And also, I began to wonder if all this was just an act of vanity. If each word I wrote was simply part of preparing for death, for that time, whenever it is, when I’ll no longer be here. If all I was doing was keeping a chronicle, a history, a monument marking my time here on earth. Words which, whether poetry or prose, fiction or non-fiction, would prove that I was here, speaking to the people I knew as well as those I didn’t, the people who in the future would pass through the spaces I once passed through, when I was flesh and blood solid, breathing, and known for what I created rather that what I destroyed. A person who, in his better moments, perhaps even possessed an unmistakable glow.

I wondered, too, if when I’m gone, people will still be reading my poems. If one late night, in a bar—after they’ve shut down the juke box, and there’s no music, just the hum from the refrigerator—if some drunk will remember some line of mine, maybe even an entire poem, before going outside, catching a cab, and going home, alone.

Or maybe not alone.

These two pictures were taken around 1952 at a novelty photo booth in Glen Echo, Maryland, where there was an amusement park up until 1968. The prisoner on the far left is my Auntie Lucilla, who died in 2008. The prisoner to the right of her is my Mom, who died in 1994. The intoxicated man on the right, holding onto the lamp post, is my Dad, who died in 2012. There are so many things they’ll never know about. But then again, there are so many things they lived through that I didn’t, in that long slow time I took being born.

-Jose Padua

Reflections on a Formation of Birds Seen Above a Parking Lot in Lebanon, Pennsylvania During the Winter Solstice

Photograph by Jose Padua
Though some will tell you otherwise, with reasons
ranging from aerodynamic efficiency
to a following of a leader in
order to make it to a certain
destination, there really is nothing
but poetry in this v-formation
of birds in the sky this early evening.
And nothing else to hear but the sound of
my young son sleeping as I watch this winter’s
flight through the windshield in the warmth of the car,
sheltered from the cold, mindful of the brevity
of sleep and so many other things
this smallest of days in a year that
not long ago seemed so far from old age and epochs,
so far from turning gold.

-Jose Padua

Photograph by Jose Padua

My Father Remembers Many Legends

Cosme Tuazon Padua
My father remembers many legends, but what he
lives with everyday are the things he sees first hand
with failing eyes, eyes that can still see when my late
mother, his wife, comes to visit him and he sees her
calmly, unsurprised, knowing that this is the way we
live here, to see her walking silently down noisy
steps, or floating like a person riding fired air

through the sky, with her face of slightly parted lips and
wide approaching eyes. Somehow it never occurs
to us to ask what she says or what she does when he
sees her. Does she swing her arms high over her head
in semi-circles that create a brief moment
of clarity, that demonstrate that nothing held so
high in one’s memory can ever fall to the ground,

can ever end? Does she call him by his familiar
name while seated holding a cup at the dining room
table? For us it seems enough that she visits, that
she crosses the vast distance of ghosts to come back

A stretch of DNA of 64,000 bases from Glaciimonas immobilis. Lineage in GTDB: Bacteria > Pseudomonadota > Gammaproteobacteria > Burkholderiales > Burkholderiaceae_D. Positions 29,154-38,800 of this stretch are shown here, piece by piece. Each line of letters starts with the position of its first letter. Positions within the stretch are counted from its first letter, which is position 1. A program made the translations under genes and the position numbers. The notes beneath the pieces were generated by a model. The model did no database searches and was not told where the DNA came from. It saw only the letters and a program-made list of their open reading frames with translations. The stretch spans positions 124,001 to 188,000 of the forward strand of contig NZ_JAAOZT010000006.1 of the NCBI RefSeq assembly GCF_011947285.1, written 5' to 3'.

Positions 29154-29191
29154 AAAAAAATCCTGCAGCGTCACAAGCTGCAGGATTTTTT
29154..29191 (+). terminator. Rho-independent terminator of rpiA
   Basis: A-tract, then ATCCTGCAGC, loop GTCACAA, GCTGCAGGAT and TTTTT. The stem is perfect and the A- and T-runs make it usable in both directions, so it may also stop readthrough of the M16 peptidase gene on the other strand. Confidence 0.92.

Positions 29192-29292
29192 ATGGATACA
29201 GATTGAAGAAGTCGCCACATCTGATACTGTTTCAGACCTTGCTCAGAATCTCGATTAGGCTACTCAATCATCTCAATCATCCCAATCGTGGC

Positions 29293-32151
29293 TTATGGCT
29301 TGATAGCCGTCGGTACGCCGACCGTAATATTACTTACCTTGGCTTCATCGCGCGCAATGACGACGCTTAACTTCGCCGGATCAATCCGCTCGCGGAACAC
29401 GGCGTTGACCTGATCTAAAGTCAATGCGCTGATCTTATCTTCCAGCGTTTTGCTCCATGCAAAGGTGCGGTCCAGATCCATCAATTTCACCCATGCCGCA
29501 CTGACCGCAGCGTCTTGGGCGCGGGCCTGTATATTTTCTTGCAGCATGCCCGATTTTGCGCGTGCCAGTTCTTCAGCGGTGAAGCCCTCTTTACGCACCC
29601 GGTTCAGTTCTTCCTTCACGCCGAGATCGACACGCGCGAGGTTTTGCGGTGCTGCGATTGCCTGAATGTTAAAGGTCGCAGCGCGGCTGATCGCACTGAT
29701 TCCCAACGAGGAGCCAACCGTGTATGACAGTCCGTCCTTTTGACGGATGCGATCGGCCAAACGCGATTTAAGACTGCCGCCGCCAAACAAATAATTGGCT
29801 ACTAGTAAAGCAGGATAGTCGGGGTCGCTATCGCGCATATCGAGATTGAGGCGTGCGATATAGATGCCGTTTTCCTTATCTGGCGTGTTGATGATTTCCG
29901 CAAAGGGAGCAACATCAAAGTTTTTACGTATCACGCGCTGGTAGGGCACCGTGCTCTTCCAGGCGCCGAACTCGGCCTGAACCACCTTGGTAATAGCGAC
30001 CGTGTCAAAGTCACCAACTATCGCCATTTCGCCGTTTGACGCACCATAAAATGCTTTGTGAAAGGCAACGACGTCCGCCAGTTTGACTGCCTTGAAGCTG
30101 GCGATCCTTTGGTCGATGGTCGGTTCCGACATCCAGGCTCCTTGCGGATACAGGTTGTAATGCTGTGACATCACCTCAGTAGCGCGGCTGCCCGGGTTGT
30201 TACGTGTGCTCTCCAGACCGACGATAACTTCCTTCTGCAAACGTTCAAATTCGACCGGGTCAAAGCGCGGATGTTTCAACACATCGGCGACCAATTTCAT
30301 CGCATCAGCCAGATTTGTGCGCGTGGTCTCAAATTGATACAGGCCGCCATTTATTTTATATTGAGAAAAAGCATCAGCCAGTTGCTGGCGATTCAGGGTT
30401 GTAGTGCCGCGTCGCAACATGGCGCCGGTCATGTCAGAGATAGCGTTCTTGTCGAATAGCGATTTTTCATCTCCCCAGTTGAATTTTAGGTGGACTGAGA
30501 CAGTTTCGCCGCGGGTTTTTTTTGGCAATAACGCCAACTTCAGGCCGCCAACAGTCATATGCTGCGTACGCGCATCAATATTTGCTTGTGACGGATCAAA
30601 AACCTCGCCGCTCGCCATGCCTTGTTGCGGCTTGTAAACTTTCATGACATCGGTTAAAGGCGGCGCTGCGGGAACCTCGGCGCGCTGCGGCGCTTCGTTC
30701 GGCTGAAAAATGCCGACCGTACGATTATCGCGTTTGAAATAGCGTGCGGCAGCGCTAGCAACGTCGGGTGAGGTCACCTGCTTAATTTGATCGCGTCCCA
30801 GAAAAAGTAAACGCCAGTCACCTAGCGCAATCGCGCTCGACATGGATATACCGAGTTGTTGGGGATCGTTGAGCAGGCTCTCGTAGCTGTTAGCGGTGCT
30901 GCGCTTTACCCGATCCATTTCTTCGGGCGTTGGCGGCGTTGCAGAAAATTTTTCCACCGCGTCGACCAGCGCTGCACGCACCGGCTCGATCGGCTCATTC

from some vaguely tilted world to be solid, and if
not solid enough to touch, then solid enough
to see. This is not war, this is not flood, earthquake, or

one of the million catastrophes for which my
father waits when a storm approaches or a coup
topples another man’s unbalanced state. This is what
happens after all that, what through his nearly one
hundred years he’s learned. Who are we to question his
prescience, his parsing of everything that is legend?
Through stone, iron, and ice, this is how he has endured.

-Jose Padua

Photo of Cosme T. Padua circa 1935.

Whatever Can’t Be Swept Away Will Always Refuse to Disappear

Photograph by Jose Padua
The dust we left behind
in our old apartment in
a building that’s now all
expensive condos in which
we could never afford to
live will never disappear.
It’s still there deep within
the heavy brick walls like
an old layer of lead paint
or a secret lost in the history
of the way things used to be
but never were for the rest
of us. And once in an odd
while a speck of us will
escape into the atmosphere,
make its way into the eye
or nose of whoever’s living
there now, making them sneeze
or cry or scratch an itchy spot
somewhere on back of the neck
as we laugh our rough but
beautiful laughs because the future
has failed to put an end to us.

-Jose Padua

Photograph by Jose Padua

For the Famous Writers School and All the Hungry Years to Come

Photograph by Jose Padua
By the time my
mother had placed
the ad from
The Famous Writers School
on the dining room
table for me
to see—
the ad that
asked “Are you
one of the quiet
ones who should
be a writer?”—
I was already on
my way to being
less quiet;
in my slow and
steady manner,
on the way to
becoming a writer.
And though the ad
was rather silly
and The Famous Writers School
yet another institution
I didn’t completely trust,
I appreciated seeing it
next to my breakfast
that hungry spring
so many years and
words ago.

-Jose Padua

Photograph by Jose Padua

Growing Up in Public

Photograph by Jose Padua
In the eighth grade I’m reading
aloud to the class as we do every
week and this time it’s a story
about organized crime in America
and when I get to the nickname
of a mobster—Little Pussy
I say the name aloud and try
to continue reading but I can’t
stop laughing and even Sister
Conrad is laughing and it
occurs to me that Sister Conrad
is thinking of pussy as in pussy
while I’m thinking of
something entirely different.
Several years pass and I grow up
to become a young man, so earnest
in many ways, so serious like
the sins that used to scare me
in parochial school, and I realize
that Sister Conrad may have
been thinking of the same pussy
I was thinking of when I was
an eighth grade boy, and I pause
to look at the sky and the trees
that punctuate the rows of buildings
downtown in this great city where
I live, and marvel at all the beautiful
ways there are to love language.

-Jose Padua

Photograph by Jose Padua